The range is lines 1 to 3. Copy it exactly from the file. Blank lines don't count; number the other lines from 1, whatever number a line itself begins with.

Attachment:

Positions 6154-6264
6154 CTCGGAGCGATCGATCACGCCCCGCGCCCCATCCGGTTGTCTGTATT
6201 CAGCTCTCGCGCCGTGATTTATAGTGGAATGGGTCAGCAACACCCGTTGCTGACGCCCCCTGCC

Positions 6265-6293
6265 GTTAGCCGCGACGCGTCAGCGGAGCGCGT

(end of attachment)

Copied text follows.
Positions 6154-6264
6154 CTCGGAGCGATCGATCACGCCCCGCGCCCCATCCGGTTGTCTGTATT
6201 CAGCTCTCGCGCCGTGATTTATAGTGGAATGGGTCAGCAACACCCGTTGCTGACGCCCCCTGCC